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Inverse Psoriasis: What is it and what are the treatments?

Inverse Psoriasis: What is it and what are the treatments?

Inverse psoriasis is a lesser-known form of psoriasis. This skin rash affects the body's fold areas such as the navel, groin folds, armpits, intergluteal cleft, etc. It presents symptoms different from those of plaque psoriasis. Discover the key points to remember about inverse psoriasis and its treatments.

Inverse Psoriasis: What skin problem are we dealing with?

Inverse psoriasis, also known as psoriasis of the folds or flexural psoriasis, is a skin condition that primarily targets areas of the body with folds. The lesions are located in the genital region and the main folds (axillary, inguinal, submammary, intergluteal, retroauricular). The affected areas correspond to the armpits, the skin under the breasts, the space between the fingers or toes, the navel, the intergluteal cleft. When this skin rash reaches the part that touches the nappy in children, it is called "nappy psoriasis".

The factors contributing to the onset of inverse psoriasis are similar to those of plaque psoriasis, such as:

  • Stress;

  • The intake of certain medications;

  • Excessive consumption of tobacco or alcohol;

  • Overweight;

  • Skin injuries;

  • Infections.

Scratching and sweating are factors that exacerbate inverse psoriasis. According to various studies and populations, the prevalence of inverse psoriasis varies greatly, ranging from 3 to 36%, due to the lack of precise diagnostic criteria.

What are the symptoms of inverse psoriasis?

Inverse psoriasis should be distinguished from other forms of psoriasis such as plaque psoriasis or psoriatic arthritis. Its symptoms exhibit some notable differences including:

  • Red, inflammatory lesions with smooth, minimally scaly patches accompanied by an itching sensation and distinct from the lesions of other forms of psoriasis;

  • Intense itching sensations and burning;

  • Patches resembling those of a fungal infection in the folds of the skin.

Located in the skin folds (armpits, spaces between the fingers...), the lesions of inverse psoriasis can cause cracks that are sometimes painful and bleeding.

What are the treatments for inverse psoriasis?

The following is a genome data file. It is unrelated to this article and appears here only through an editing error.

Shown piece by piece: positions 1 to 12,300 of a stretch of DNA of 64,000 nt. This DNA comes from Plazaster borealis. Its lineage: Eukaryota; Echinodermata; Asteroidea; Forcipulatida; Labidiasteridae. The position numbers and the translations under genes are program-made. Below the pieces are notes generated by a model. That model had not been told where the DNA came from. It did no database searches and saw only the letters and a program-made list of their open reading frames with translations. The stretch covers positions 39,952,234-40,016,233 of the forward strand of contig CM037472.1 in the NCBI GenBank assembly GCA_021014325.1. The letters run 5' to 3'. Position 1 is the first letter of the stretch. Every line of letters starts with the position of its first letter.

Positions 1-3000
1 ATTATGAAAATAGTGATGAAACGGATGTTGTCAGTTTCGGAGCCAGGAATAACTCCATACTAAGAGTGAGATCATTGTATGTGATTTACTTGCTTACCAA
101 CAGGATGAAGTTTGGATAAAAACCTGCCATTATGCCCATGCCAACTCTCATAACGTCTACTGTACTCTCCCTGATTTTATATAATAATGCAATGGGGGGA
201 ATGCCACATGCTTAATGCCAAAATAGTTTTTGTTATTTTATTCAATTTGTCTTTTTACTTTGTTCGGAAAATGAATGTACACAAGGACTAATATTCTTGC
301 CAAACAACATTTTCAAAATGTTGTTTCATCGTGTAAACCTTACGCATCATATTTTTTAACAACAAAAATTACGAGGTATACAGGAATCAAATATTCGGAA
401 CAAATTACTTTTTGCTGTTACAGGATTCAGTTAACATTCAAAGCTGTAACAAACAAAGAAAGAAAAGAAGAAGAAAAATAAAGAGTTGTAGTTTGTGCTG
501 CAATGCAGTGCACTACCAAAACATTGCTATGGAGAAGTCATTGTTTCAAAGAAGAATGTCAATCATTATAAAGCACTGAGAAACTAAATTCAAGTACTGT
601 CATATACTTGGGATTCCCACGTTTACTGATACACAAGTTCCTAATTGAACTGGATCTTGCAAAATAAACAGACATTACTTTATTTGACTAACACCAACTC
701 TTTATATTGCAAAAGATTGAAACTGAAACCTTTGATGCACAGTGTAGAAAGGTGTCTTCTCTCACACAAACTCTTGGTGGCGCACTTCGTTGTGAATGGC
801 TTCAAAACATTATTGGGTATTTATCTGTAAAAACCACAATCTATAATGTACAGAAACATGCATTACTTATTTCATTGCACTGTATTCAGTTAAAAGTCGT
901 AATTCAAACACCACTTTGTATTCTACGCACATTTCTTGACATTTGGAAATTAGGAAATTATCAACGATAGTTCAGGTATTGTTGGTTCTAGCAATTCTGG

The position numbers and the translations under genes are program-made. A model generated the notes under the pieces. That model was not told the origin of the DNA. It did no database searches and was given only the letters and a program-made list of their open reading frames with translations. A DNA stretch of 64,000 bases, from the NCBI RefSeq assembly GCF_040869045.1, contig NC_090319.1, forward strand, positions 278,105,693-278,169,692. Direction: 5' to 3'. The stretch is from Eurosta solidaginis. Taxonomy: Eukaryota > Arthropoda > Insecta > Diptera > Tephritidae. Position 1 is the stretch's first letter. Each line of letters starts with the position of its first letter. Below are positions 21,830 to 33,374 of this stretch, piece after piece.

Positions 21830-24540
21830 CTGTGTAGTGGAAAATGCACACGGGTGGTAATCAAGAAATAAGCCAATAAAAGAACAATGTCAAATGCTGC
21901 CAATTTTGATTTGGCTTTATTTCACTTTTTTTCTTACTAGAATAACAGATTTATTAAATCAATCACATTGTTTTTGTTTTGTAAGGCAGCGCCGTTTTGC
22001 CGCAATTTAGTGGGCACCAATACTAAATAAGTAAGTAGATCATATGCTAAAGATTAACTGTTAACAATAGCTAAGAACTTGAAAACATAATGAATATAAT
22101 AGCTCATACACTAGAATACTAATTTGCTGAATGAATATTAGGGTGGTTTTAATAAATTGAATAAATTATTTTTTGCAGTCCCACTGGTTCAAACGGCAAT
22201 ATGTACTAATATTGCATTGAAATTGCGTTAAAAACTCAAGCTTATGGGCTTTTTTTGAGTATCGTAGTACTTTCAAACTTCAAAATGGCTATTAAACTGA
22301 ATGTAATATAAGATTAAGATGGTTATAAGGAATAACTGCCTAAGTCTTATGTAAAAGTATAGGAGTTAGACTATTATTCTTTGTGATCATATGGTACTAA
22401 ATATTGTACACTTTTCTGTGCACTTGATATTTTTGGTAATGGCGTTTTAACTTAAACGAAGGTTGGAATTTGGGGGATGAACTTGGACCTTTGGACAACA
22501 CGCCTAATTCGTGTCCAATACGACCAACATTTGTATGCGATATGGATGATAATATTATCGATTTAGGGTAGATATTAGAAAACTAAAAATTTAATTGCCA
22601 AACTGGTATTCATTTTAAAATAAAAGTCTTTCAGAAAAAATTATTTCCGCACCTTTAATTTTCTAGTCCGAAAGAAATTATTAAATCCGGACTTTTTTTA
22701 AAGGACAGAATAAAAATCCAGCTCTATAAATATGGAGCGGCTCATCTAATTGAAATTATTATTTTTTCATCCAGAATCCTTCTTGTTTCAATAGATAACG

Inverse psoriasis is a chronic disease for which a permanent cure has not yet been found. However, there are treatments available to alleviate it:

  • Use of dermocorticoid-based creams: these are the first treatments used against inverse psoriasis. Dermocorticoids, derivatives of cortisone, should be used over a specified period and not over a long duration. Topically, dermocorticoids help to soothe the skin by fighting against inflammation. They inhibit the transcription factor NF-kB by activating the transcription of the IkB gene, thus conferring anti-inflammatory effects. Dermocorticoids are available in the form of ointment, lotion or cream. These medications require a medical prescription. If they do not work, it is recommended to contact a dermatologist to seek other solutions.

    Class 3 and 4 dermocorticoids are favoured for treating psoriasis. For instance, the use of betamethasone dipropionate (class 3) twice a day has resulted in the disappearance of symptoms in 46-56% of patients after four weeks.

  • Biotherapy: this type of treatment often utilises cells of animal origin. These are then cultivated to develop antibodies specifically targeting the elements responsible for the development of psoriasis. This treatment is reserved for severe cases of psoriasis.

  • Phototherapy based on UVA and UVB ultraviolet rays: this treatment is sought when psoriasis affects a large part of the body. It is carried out in a dermatological clinic or in a hospital, under the supervision of a dermatologist.

  • Use of immuno-modulatory drugs prescribed by a doctor: this solution is aimed at patients suffering from severe psoriasis that is resistant to phototherapy and local treatments.

Sources

SAURAT J. & al. Psoriasis. Dermatologie et infections sexuellement transmissibles (2016).

REYNOLDS K. A. & al. Treatments for Inverse Psoriasis: A Systematic Review. Journal of Dermatological Treatment (2019).

MICALI G. & al. Inverse Psoriasis: From Diagnosis to Current Treatment Options. Clinical, Cosmetic and Investigational Dermatology (2019).

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